We were stunned by the news that the ADL will be working with Rev. Al Sharpton in organizing a boycott of Facebook. Apparently the ADL’s CEO Jason Greenblatt wants to pressure Facebook into censoring what he considers “hate speech” and enlisted Sharpton in the effort. Presumably, Greenblatt has speech directed at Jews and non-Jews alike in mind.

Partnering with the likes of Sharpton did not go down easy in the Jewish community, and Greenblatt was roundly criticized across the Jewish organizational world. Still vivid in our collective memories are Sharpton’s anti-Jewish incitements and incendiary language during the 1991 riots that targeted the Jews of Crown Heights and ultimately resulted in the murder of Yankel Rosenbaum.


Yet our concerns with the Greenblatt-Sharpton embrace are a little different from those of the others. To be sure, we have a problem with making common cause with someone like Sharpton who still has not seen fit to acknowledge that he betrayed us in 1991, causing much harm to countless individuals, but also exacerbating the split between the Jewish and black communities. Some of our prominent Jewish personalities marched with Dr. King and other black leaders in Selma.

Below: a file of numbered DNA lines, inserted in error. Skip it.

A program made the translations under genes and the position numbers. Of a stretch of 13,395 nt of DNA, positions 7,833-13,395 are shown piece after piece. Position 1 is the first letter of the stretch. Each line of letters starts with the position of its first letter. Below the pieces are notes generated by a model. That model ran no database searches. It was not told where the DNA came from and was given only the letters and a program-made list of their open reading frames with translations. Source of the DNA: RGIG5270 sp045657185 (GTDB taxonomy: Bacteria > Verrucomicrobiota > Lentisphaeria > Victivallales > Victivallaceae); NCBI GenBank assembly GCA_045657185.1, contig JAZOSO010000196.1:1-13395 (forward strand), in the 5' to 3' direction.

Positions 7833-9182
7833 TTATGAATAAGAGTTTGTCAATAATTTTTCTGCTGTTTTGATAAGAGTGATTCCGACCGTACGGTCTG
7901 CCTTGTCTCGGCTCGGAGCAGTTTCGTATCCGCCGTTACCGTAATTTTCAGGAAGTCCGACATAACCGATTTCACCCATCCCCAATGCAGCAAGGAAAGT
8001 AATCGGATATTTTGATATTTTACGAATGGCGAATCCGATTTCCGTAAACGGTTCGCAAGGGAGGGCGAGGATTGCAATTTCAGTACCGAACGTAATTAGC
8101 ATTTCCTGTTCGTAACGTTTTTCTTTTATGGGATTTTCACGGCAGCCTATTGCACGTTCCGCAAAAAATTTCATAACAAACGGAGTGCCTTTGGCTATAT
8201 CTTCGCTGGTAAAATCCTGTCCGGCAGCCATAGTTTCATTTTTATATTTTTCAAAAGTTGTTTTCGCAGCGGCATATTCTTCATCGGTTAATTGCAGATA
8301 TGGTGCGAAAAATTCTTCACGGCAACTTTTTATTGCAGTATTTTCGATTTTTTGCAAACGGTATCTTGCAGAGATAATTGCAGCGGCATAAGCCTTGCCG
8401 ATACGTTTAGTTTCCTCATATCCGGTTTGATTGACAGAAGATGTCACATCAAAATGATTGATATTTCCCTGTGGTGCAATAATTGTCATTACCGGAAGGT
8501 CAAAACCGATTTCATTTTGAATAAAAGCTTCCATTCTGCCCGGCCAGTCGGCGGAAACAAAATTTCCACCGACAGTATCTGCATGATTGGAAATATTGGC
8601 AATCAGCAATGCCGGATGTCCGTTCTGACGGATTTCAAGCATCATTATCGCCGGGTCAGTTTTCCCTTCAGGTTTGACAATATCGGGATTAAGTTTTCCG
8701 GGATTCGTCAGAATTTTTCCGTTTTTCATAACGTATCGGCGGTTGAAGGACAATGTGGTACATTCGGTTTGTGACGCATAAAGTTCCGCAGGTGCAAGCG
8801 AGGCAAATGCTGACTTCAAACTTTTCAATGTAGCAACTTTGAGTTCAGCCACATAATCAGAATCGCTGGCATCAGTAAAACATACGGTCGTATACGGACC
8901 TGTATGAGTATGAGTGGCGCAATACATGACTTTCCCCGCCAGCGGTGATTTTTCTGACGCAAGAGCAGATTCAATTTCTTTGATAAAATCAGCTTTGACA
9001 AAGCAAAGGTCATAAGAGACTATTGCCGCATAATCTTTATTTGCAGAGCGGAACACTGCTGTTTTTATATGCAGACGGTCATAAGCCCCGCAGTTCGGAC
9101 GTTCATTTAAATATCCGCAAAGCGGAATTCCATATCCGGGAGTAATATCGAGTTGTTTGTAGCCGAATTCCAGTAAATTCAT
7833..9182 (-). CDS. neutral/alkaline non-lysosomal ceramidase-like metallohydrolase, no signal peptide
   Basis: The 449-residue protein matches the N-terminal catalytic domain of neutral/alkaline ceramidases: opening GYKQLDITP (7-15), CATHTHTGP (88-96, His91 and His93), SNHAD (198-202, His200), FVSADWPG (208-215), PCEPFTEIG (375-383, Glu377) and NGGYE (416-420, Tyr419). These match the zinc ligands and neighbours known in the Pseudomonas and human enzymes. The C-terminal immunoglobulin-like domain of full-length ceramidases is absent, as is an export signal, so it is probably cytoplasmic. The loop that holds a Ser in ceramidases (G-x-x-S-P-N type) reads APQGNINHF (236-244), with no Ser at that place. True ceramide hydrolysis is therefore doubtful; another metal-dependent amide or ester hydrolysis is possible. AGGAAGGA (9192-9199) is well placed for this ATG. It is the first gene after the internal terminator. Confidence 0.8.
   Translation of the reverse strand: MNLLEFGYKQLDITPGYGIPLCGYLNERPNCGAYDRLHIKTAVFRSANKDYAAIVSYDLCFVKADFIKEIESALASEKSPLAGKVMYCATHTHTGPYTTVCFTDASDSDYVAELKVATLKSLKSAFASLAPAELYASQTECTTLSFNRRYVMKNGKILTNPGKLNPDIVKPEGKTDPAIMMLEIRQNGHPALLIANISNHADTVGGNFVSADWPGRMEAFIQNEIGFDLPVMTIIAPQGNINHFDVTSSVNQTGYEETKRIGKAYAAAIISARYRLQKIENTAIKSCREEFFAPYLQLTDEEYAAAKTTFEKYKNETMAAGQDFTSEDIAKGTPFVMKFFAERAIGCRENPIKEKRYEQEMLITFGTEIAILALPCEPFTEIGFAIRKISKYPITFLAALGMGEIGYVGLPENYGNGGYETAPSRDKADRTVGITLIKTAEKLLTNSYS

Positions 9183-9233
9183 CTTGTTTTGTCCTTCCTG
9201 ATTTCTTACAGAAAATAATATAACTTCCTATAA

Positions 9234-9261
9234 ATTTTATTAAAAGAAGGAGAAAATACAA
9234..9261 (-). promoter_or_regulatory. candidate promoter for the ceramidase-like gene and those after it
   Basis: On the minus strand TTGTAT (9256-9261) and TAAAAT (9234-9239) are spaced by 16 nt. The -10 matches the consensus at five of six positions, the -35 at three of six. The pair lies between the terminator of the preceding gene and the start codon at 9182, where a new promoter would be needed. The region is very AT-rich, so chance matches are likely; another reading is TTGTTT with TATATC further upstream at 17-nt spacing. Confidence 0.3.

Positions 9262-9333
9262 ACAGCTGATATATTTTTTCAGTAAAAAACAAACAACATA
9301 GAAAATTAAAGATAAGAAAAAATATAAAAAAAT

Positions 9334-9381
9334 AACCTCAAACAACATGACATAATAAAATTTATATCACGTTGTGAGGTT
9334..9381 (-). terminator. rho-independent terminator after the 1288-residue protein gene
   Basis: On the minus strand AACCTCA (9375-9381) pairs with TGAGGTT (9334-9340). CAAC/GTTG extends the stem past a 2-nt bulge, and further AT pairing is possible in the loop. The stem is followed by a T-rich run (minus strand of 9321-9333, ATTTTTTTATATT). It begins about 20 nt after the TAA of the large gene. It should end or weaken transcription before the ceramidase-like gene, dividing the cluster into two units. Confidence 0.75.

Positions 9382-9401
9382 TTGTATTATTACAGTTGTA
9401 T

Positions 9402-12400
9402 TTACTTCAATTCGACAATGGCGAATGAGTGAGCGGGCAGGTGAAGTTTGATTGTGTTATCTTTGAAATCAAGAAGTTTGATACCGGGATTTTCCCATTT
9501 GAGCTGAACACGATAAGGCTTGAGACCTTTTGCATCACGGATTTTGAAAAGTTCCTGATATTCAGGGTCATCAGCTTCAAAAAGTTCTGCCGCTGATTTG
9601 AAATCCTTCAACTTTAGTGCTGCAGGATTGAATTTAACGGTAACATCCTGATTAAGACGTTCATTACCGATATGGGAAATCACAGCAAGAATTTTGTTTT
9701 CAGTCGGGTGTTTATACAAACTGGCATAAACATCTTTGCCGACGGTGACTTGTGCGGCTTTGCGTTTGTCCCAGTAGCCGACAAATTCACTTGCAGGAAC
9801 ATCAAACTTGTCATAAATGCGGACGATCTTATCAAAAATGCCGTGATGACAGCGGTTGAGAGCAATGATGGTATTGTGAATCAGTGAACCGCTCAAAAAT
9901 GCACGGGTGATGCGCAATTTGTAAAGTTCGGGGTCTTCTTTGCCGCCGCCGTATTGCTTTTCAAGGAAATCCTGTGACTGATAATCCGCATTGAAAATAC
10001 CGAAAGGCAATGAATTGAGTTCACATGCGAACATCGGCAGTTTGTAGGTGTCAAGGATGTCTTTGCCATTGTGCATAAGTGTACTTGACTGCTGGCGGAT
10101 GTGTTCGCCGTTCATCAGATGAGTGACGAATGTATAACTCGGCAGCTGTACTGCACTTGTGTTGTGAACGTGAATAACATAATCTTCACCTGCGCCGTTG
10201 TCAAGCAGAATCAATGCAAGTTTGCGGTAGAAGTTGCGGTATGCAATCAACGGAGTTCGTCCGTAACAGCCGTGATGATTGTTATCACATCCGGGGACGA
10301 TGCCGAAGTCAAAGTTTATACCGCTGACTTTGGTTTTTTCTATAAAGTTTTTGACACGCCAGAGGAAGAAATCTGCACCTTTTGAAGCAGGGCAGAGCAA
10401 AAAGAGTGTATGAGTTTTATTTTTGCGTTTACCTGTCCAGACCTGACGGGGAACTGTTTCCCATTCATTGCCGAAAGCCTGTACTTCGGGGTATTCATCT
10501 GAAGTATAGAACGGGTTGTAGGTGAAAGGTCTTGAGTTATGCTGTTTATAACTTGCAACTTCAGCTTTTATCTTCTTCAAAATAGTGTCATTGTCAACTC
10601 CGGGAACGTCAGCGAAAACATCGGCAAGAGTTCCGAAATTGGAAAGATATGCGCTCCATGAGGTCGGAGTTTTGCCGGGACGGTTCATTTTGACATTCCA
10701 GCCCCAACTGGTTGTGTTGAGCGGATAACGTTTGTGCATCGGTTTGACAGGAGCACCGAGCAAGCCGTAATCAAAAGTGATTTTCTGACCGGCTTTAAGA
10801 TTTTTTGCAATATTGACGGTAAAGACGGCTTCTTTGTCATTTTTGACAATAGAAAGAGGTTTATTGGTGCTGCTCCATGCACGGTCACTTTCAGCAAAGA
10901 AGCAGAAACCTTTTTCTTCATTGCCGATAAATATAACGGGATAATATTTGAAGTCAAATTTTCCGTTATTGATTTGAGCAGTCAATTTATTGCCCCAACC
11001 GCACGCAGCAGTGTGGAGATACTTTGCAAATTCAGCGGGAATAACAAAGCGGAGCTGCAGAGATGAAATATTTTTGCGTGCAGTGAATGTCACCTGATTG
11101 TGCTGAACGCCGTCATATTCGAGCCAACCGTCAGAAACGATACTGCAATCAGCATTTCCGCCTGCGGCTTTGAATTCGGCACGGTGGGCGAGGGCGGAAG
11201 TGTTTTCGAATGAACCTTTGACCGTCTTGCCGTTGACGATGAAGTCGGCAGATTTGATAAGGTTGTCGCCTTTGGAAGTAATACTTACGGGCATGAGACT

But we also have a problem with nurturing decision-making by mob protest and rogue intimidation, which Greenblatt has done his fair share of engaging in. We shuddered at House Speaker Nancy Pelosi’s comments on the destruction of Baltimore’s Christopher Columbus statue last week. “I don’t care that much about statues,” she said. When asked if she thought statues should be taken down by a commission or a city council as opposed to “a mob in the middle of the night,” she responded, “People will do what they do.”

This kind of apathy, even antipathy, toward American traditions, beliefs, and symbols seems all too pervasive nowadays, and a Sharpton-Greenblatt alliance doesn’t bode well for turning the tide. Whose definition of “hate speech,” for example, will Greenblatt-Sharpton employ? We know what to expect from Sharpton. As for Greenblatt: As part of its embrace of the LGBT community, the ADL lately has gone beyond urging equal rights for LGBT people to describing anything connoting negativity toward LBGTs as bigotry.

Is the biblical view of homosexuality included?


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